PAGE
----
Purdue’s positive start to get tested at No. 7 Wisconsin
MADISON, Wis. (AP) — It’s one thing for a new coach to talk about winning with his players. When it actually occurs, those victories do wonders for a team’s confidence.
In his first season at Purdue, coach Jeff Brohm is getting players who have been demoralized by years of losing to think positively. At 3-2 (1-1 Big Ten), the early results are encouraging .
A true test of just how far the Boilermakers have come arrives on Saturday with a trip to No. 7 Wisconsin. Purdue has lost 11 straight in the series, last winning in 2003.
“It’s important we try to do the small things, hang in there like always against teams that are this good,” Brohm said. “Just try to get to the second half where have it somewhat close.”
An ideal goal given that the Badgers (5-0, 2-0) have been downright dominant after halftime, when they have outscored opponents 119-21.
They’re hard to stop once they get a lead. A typically-punishing running game spearheaded by freshman running back Jonathan Taylor (153.4 yards per game) can wear down defenses in the second half, just like in the 38-17 win last week over Nebraska.
Wisconsin has weathered slow starts and adjusted at halftimes to take control.
“We still have a lot of room for growth,” coach Paul Chryst said.
And yet the Badgers are already in control of the Big Ten West as the only unbeaten team left in the division. Nebraska and Purdue each have one conference loss, though Wisconsin’s win over Nebraska last week essentially gives the Badgers a two-game lead over the Cornhuskers accounting for the head-to-head tiebreaker.
That means Purdue is the last team standing to keep the West competitive, barring an unlikely Wisconsin collapse down the stretch.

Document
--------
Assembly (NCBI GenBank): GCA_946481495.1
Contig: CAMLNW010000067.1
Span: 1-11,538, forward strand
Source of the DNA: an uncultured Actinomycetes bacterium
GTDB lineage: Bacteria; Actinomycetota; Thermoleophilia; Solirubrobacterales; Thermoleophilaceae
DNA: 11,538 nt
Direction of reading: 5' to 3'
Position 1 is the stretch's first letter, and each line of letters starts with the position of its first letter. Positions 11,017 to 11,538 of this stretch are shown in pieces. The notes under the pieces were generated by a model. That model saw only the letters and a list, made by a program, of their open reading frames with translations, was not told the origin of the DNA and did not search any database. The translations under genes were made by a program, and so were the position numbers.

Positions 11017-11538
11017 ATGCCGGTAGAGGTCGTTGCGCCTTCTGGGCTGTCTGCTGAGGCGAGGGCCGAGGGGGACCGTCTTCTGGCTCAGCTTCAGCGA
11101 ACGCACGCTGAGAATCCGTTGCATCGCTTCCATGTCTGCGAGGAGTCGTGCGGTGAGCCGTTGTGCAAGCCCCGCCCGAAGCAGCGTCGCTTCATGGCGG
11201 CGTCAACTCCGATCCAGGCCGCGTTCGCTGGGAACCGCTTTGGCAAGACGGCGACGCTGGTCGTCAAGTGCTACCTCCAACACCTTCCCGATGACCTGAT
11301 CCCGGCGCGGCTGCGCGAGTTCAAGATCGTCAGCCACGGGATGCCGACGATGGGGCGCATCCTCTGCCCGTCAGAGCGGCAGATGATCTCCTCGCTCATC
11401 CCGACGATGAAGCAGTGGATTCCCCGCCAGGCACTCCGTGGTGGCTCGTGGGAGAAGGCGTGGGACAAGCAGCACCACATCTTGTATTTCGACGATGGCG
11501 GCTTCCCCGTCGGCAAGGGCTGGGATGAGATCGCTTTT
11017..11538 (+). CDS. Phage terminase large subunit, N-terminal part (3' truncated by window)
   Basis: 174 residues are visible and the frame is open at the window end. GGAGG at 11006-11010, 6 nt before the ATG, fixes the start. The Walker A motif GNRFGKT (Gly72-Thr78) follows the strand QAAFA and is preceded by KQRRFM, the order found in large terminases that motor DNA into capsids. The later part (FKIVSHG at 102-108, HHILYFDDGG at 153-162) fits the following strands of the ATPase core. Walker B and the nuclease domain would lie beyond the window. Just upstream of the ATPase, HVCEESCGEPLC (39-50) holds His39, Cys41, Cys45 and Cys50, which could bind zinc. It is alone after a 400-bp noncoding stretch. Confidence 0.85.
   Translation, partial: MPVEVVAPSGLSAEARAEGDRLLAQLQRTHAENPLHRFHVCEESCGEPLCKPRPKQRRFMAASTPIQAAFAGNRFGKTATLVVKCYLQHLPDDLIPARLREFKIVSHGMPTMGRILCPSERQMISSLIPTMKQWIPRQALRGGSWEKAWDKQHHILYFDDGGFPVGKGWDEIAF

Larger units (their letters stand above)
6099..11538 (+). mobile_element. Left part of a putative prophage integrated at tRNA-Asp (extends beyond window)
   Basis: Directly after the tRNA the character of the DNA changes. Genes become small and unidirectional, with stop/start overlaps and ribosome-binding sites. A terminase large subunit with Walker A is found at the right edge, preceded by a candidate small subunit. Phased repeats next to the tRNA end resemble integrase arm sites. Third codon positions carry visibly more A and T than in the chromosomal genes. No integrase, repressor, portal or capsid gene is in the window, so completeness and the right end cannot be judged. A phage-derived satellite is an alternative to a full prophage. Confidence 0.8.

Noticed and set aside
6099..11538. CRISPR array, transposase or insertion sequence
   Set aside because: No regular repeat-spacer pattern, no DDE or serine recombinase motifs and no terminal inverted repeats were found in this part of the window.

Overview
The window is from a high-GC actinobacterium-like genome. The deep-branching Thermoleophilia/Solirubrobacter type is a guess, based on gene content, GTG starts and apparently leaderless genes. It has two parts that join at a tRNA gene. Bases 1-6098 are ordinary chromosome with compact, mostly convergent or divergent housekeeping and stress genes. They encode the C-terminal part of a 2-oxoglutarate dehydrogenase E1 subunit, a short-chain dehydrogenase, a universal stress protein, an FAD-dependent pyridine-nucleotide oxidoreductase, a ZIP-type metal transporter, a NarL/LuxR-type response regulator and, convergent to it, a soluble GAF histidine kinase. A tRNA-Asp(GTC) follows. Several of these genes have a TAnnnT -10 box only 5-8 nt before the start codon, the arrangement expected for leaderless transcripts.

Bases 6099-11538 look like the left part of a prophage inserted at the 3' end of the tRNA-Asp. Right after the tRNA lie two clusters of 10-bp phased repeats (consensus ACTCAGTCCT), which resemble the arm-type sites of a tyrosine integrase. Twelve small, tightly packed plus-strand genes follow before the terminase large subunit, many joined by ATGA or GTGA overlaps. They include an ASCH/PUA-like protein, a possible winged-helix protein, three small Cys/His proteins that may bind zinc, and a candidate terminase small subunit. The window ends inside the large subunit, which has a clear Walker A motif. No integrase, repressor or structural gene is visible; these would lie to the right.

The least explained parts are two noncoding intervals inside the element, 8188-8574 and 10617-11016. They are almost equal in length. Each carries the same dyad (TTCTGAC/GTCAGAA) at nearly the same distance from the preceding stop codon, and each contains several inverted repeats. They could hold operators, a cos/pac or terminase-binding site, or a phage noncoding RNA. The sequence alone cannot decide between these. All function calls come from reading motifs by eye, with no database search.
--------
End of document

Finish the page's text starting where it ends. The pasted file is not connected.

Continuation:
“The 5-0 (record) is nice … but there’s really no reason to get ahead,” left tackle Michael Deiter said. “You can really trip yourself if you get caught looking forward.”
Some notes and things to watch ahead of Saturday’s game:
TAYLOR-MADE: Taylor shows no signs of letting up as he approaches the midpoint of his freshman season. He looked stronger in the second half against Nebraska, rushing for a career-best 249 yards. Injuries forced Wisconsin to play another backup at left guard, and the Badgers still dominated the line of scrimmage.
“Really regardless of the score, they don’t get frustrated, they don’t stop believing,” Brohm said. “They know in the end it’s going to wear people down and that’s been their style.”
DEFENSIVE RESURGENCE: While the Boilermakers offense has been inconsistent this season, Purdue’s defense has been rock solid. It has 12 takeaways including eight fumble recoveries — twice as many as it had all of last season. Purdue is allowing 17.5 fewer points per game than 2016, the second-best turnaround in the nation. Now it has to stop a Wisconsin team that is ranked 17th nationally in scoring offense.
IN THE RED ZONE: Using withering pressure from the front seven and good coverage in the secondary, Wisconsin is the best defense in the country in allowing touchdowns on just 5 of 15 drives in the red zone (33 percent). Purdue is 19 of 20 in red-zone conversions, including 14 touchdowns. The Badgers’ success is tied to forcing opponents into third-and-long situations, outside linebacker Leon Jacobs said.
EARLY TESTS: Wisconsin will be the third top-20 team the Boilermakers have played in six games. Purdue opened the season in Indianapolis against No. 16 Louisville and hosted No. 8 Michigan in their Big Ten opener, losing both. After this week’s trip to Madison, the schedule gets much easier. Just don’t mention it to Brohm, who has been asking his players to give it their all on every play, every week. So far, he’s liked the results.
“So it’s just guys that when you watch the video, even when you’re on the field, they are going hard. They are finishing at the ball,” Brohm said. There’s no letup. It’s every single play.”
IN THE AIR: Taylor has drawn most of the headlines on offense, but the Badgers also have plenty of targets in the passing game even with receiver Jazz Peavy ruled out with a right leg injury. Tight end Troy Fumagalli is a big target over the middle for Alex Hornibrook, who leads the Big Ten in pass efficiency (167.2). Young receivers Quintez Cephus, Danny Davis and A.J. Taylor are big-play threats. Jonathan Taylor could draw more attention because of his big night at Nebraska, which could lead to play-action possibilities for Hornibrook.